Mérida (World Heritage)

By | August 17, 2021

Mérida, capital of Extremadura, was founded in 24 BC. Founded by Emperor Augustus for war veterans. The archaeological sites with the Arch of Trajan, the theater and the amphitheater, two aqueducts, temples and villas give an insight into urban life in the Roman province of Lusitania.

Mérida: facts

Official title: Buildings from Roman times and the early Middle Ages in Mérida
Cultural monument: former Roman city, Emerita Augusta, on the old Roman silver road from Salamanca to Italica near Seville; with numerous architectural monuments: i.a. two partially preserved Roman aqueducts, called Los Milagros and San Lázaro, Roman bridge with 64 granite arches; Parts of the Trajan Arch, today Arco de Santiago, remains of the Augustus Temple, parts of the Concordia Temple that were integrated into the Parador »Via de la Plata«; Roman theater for 5500 spectators as well as amphitheater for up to 15,000 visitors and Circus Maximus with 400 m long racecourse
Continent: Europe
Country: Spain, Extremadura
Location: Mérida, on the middle reaches of the Río Guadiana, east of Badajoz
Appointment: 1993
Meaning: “Spanish Rome”, an outstanding example of a Roman provincial city from the Roman Empire

Mérida: history

25 BC Chr. Settlement of V and X Legion veterans
18 BC Chr. Construction of the Roman theater
at 240-313 heyday under the reign of the emperor Diocletian
457 Visigoth invasion and decline of the city
713 Beginning of the Moorish rule
835 Construction of the Alcázar of Abd ar-Rahman II.
1228 after the Reconquista in the possession of the Knightly Order of Alcántara
1921 Discovery of accommodation for gladiators in the basement of the amphitheater
1993 Resumption of play in the Roman theater

Imperial greatness in »Spanish Rome«

In the evening, hundreds walk across the almost 800-meter-long old Roman bridge over the Guadiana River to the old city center of Mérida. Mopeds revolve around the replica of the she-wolf with Romulus and Remus, a gift from the city of Rome. The inhabitants of the capital of the Spanish province of Extremadura live as a matter of course with their 2000 year old heritage. Aqueducts and arenas surround the city center, ancient sites and triumphal arches adorn the streetscape. Remnants of temples and colonnades were integrated into Renaissance palaces and churches. The building of the regional government stands on stilts: parts of the Roman city complex were discovered under the foundations.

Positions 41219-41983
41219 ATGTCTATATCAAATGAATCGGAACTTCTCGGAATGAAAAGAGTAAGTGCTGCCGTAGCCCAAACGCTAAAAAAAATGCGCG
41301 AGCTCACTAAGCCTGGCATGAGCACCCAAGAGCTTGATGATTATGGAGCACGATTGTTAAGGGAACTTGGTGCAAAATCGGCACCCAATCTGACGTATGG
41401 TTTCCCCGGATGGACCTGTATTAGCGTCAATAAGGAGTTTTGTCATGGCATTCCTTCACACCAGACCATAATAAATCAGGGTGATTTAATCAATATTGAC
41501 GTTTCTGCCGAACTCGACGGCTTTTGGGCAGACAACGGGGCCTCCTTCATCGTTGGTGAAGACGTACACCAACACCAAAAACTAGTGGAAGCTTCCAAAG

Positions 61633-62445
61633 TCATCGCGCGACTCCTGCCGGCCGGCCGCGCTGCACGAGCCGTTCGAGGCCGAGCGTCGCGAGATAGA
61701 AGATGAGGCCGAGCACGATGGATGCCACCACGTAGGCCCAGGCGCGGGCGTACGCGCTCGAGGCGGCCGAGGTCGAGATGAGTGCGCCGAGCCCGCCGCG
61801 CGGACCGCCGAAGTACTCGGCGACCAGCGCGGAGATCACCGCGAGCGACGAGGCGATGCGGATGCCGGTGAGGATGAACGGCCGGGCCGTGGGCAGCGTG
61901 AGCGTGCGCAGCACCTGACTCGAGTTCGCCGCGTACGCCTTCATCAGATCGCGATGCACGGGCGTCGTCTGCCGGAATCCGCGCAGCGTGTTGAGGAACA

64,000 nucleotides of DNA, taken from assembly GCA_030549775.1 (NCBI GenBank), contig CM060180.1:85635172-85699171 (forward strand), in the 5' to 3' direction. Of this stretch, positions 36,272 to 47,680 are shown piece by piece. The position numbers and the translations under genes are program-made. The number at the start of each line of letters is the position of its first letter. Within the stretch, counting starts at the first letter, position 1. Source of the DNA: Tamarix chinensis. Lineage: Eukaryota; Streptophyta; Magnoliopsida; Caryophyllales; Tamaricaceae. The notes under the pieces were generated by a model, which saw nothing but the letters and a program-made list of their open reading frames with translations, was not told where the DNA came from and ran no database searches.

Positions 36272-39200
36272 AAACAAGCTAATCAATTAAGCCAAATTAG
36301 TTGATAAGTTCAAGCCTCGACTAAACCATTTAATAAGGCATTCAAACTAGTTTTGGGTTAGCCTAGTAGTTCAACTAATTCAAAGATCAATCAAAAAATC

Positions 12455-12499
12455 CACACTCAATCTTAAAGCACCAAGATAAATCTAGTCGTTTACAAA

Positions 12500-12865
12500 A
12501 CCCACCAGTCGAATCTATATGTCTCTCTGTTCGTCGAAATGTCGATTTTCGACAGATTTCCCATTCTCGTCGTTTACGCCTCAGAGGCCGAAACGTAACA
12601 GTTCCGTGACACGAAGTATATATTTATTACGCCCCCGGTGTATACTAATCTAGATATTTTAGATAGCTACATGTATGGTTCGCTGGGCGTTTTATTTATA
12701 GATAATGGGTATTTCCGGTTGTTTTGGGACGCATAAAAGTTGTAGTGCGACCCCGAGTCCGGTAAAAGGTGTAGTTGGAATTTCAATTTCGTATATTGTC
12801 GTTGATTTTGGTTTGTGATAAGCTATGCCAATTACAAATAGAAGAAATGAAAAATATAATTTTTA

The origin of Iberian Rome with its imperial architectural monuments goes back to the establishment of the “Emerita Augusta” settlement at the crossroads of the Roman roads from Salamanca to Seville and from Toledo to Lisbon. It was the work of Publius Carisio, a legate of the Emperor Augustus. The settlement, intended for well-deserved veterans, quickly blossomed and became the tenth largest city of the Roman Empire. The imperial size can still be felt in the ancient theater, which used to hold a few thousand visitors. The three-tier auditorium with separate entrances reflects the hierarchical Roman social order. The two-story stage building attests to the grandeur of Roman rulers, whose images, together with statues of gods – the seated agriculture goddess Ceres sits enthroned in the center of the stage building – stand as replicas between marble columns. Due to the semicircular arrangement of the auditorium, which is nestled against a hill, the perfection of the acoustics has also been achieved here, which makes it possible to hear the tearing of paper on the stage even from the top tier.

Vis-à-vis the landmark is also the testimony to the bloody variant of Roman entertainment games. In the oval amphitheater, which could seat up to 15,000 spectators, you can still see the entrances for the gladiators and a rectangular recess in the middle, in which lions were presumably kept. In the Museum of Roman Art, a well-preserved mural shows a gladiator armed with a lance in close combat with a lion. Originally mistaken for an arena for water features, excavations in 1921 revealed the true meaning of the amphitheater. Historians consider the ensemble of the two theaters to be evidence of the outstanding political and cultural position of the former Lusitan capital, for which quarries were opened and reservoirs were built.

Numerous patrician villas such as the neighboring Casa Anfiteatro also demonstrate the upscale lifestyle in the Roman administrative city. Exposed water pipes and mosaics not only give an insight into the elegant Roman living, but also show everyday scenes such as the “autumn mosaic” with a representation of the pounding of grapes.

The pearls of the Roman heritage have been housed in the massive museum building in the immediate vicinity of the theater since 1986. According to franciscogardening, Spain’s star architect Rafael Moneo designed the light-flooded halls in the style of a Roman street with round arches and slightly uneven brickwork. Remains of Emerita Augustas – villas and a necropolis – were also found under this building, which were integrated into the museum complex as an exposed basement. Inside, in addition to statues of rulers and gods from the theater, the Diana temple and the ancient forum, monumental mosaics with hunting scenes and mythological content are on display. Grave steles, heads of gods and objects of daily life – from coins and gold jewelry to tools and dice games – convey the luxury and standard of living of the ancient metropolis.

Mérida (World Heritage)